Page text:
Exchange rate depreciation is a major risk to debt sustainability in Africa this year and could see some exposed countries such as Kenya receive a credit downgrade, rating agency Fitch has warned.
The agency said the impact of exchange rate depreciation on the debt denominated in foreign currency would account for nine per cent of the increase in the debt stock on the continent.
Kenya’s public debt currently stands at Sh6.65 trillion, 52.6 per cent of it being in foreign loans (Sh3.49 trillion).
The Treasury had earlier estimated that the country would spend an equivalent of Sh147.6 billion on foreign loan interest payments in the current fiscal year, but this will likely go up now because the shilling has depreciated by 6.6 per cent against the dollar since the beginning of the year.
In the current fiscal year, Kenya is facing a budget deficit of Sh823.4 billion, which the Treasury will finance through net domestic borrowing of Sh473.6 billion and net external borrowing worth Sh349.8 billion.
The deficit could, however, widen if as expected the country is unable to meet its revenue projection for the year, due in part to the Covid-19 disruptions of the economy.
“Potential drivers of downgrades include failure to stabilise government debt/GDP… signs of acute fiscal financing stress or heightened risk of default or restructuring of market debt instruments…and widening of current account deficits or increases in net external debt, or sharp falls in forex reserves and the emergence of strains on external financing,” said Fitch.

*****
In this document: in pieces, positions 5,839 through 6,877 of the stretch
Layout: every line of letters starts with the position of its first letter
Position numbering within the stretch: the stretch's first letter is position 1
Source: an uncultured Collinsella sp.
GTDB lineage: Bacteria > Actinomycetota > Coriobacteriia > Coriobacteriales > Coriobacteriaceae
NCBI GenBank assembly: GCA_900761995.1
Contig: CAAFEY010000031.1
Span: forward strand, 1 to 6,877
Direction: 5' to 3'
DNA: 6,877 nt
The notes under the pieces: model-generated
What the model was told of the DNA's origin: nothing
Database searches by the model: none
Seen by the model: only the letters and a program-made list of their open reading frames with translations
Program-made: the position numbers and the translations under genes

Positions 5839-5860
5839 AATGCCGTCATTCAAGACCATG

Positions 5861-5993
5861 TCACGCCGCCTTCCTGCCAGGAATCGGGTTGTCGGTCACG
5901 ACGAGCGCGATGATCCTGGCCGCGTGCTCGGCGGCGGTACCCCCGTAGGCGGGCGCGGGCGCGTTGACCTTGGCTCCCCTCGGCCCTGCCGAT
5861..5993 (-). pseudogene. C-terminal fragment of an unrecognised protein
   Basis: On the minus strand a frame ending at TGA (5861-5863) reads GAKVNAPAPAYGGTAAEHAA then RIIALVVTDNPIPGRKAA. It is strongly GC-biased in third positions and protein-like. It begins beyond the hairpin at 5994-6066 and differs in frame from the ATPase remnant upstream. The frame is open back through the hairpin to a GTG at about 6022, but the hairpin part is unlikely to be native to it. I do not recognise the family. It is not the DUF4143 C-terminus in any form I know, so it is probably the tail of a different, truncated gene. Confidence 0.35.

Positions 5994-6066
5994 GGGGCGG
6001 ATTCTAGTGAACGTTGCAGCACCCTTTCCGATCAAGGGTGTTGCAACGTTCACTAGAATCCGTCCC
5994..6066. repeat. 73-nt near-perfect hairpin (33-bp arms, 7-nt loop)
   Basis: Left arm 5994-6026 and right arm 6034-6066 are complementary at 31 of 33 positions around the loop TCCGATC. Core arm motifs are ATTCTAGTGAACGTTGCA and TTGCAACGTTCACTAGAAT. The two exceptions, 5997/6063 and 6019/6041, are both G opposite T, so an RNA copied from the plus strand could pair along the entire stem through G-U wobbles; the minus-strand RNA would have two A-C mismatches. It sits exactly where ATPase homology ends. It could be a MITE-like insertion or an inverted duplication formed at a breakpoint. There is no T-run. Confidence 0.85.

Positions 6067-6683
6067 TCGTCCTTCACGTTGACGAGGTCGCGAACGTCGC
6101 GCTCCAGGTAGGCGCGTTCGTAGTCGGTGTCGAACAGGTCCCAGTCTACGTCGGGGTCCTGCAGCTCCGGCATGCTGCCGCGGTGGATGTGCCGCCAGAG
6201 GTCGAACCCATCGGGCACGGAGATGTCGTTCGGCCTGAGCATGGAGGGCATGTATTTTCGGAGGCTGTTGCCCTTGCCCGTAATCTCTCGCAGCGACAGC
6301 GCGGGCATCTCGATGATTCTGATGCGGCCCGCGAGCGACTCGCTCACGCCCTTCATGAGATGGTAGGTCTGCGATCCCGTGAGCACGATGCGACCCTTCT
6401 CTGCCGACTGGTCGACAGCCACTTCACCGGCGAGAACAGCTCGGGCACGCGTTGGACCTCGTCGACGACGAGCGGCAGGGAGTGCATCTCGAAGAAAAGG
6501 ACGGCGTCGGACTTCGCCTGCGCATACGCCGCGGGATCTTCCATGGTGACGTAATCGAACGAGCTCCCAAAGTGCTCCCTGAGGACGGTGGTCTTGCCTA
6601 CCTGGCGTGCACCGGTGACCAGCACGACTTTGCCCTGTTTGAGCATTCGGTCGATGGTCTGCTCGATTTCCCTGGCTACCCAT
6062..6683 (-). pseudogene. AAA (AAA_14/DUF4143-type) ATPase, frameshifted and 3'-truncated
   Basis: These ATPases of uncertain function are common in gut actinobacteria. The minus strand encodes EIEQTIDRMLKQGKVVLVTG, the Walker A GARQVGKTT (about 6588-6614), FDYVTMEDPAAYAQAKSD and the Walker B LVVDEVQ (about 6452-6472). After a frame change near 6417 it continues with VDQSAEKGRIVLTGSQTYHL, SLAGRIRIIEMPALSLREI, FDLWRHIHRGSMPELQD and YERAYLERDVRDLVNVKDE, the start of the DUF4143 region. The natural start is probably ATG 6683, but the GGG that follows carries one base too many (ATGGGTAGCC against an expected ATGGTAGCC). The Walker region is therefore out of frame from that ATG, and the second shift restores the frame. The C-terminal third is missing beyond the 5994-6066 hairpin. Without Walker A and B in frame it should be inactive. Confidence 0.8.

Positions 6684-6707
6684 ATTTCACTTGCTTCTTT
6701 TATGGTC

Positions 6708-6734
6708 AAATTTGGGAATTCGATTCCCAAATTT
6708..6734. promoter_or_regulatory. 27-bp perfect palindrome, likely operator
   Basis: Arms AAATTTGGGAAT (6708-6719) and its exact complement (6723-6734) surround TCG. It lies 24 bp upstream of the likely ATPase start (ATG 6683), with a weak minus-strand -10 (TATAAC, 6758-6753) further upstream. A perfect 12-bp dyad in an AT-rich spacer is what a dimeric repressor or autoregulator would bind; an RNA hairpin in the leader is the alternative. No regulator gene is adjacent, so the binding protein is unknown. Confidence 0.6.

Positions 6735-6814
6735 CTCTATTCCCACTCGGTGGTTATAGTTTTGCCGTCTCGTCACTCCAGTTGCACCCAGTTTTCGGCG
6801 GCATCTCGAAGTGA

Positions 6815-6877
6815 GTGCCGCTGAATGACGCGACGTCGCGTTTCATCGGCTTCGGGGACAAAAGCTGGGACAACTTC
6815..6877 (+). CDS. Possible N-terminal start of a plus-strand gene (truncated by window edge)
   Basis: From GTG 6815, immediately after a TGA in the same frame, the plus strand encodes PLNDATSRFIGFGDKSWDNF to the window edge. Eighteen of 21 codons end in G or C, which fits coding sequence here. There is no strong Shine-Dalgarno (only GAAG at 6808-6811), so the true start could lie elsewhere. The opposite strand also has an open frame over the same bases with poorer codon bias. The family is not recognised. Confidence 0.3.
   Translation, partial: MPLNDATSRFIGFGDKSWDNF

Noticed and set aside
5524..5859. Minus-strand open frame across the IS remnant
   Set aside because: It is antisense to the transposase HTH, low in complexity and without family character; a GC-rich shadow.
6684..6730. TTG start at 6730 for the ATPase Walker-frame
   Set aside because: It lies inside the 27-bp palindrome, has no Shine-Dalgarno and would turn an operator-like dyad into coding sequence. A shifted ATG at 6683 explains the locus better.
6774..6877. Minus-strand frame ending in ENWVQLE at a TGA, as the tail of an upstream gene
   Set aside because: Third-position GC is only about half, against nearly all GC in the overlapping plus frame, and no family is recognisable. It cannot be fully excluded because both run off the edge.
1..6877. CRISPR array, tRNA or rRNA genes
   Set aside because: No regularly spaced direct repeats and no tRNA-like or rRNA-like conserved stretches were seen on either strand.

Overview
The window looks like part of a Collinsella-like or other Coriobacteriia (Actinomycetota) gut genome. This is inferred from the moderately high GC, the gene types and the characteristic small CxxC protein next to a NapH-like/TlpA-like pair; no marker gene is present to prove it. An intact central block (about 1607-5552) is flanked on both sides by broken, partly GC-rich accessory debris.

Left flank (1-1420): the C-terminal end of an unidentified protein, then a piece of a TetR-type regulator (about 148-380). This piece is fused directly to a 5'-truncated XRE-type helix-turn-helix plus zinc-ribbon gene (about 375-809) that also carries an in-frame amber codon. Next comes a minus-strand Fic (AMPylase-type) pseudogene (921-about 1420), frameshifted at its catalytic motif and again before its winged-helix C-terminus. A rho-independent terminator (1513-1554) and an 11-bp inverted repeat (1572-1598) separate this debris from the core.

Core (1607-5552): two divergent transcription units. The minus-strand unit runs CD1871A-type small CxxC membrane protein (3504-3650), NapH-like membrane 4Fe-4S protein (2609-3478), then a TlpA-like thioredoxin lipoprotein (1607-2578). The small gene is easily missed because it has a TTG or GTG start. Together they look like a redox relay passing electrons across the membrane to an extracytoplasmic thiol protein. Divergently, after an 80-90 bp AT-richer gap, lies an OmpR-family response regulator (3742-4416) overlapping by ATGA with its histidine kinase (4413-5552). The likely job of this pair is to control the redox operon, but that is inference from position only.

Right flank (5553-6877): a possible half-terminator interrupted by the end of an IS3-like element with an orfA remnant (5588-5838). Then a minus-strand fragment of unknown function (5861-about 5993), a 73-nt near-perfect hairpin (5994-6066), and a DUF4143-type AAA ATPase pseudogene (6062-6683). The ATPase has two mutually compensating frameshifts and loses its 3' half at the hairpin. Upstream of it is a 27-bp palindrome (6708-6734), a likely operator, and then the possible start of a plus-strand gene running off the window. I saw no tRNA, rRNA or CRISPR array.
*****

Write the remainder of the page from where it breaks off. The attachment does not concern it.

Fitch last month revised Kenya’s economic outlook to negative from stable, pointing that the coronavirus shock will drive a sharp economic slowdown and deterioration in the budget deficit this year, against a background of a weak track record of fiscal consolidation.
Two weeks ago, fellow global ratings agency S&P also lowered its outlook on Kenya to negative from stable pegged on the expected declined GDP growth.
A negative outlook indicates that a country is at risk of a rating downgrade should the underlying causes persist. This makes it more expensive for a country to borrow from the international market, due to the heightened risk perception.
Fitch said that weak credit fundamentals associated with many African countries generally reduces their debt tolerance and resilience, leaving them more vulnerable to the global coronavirus shock.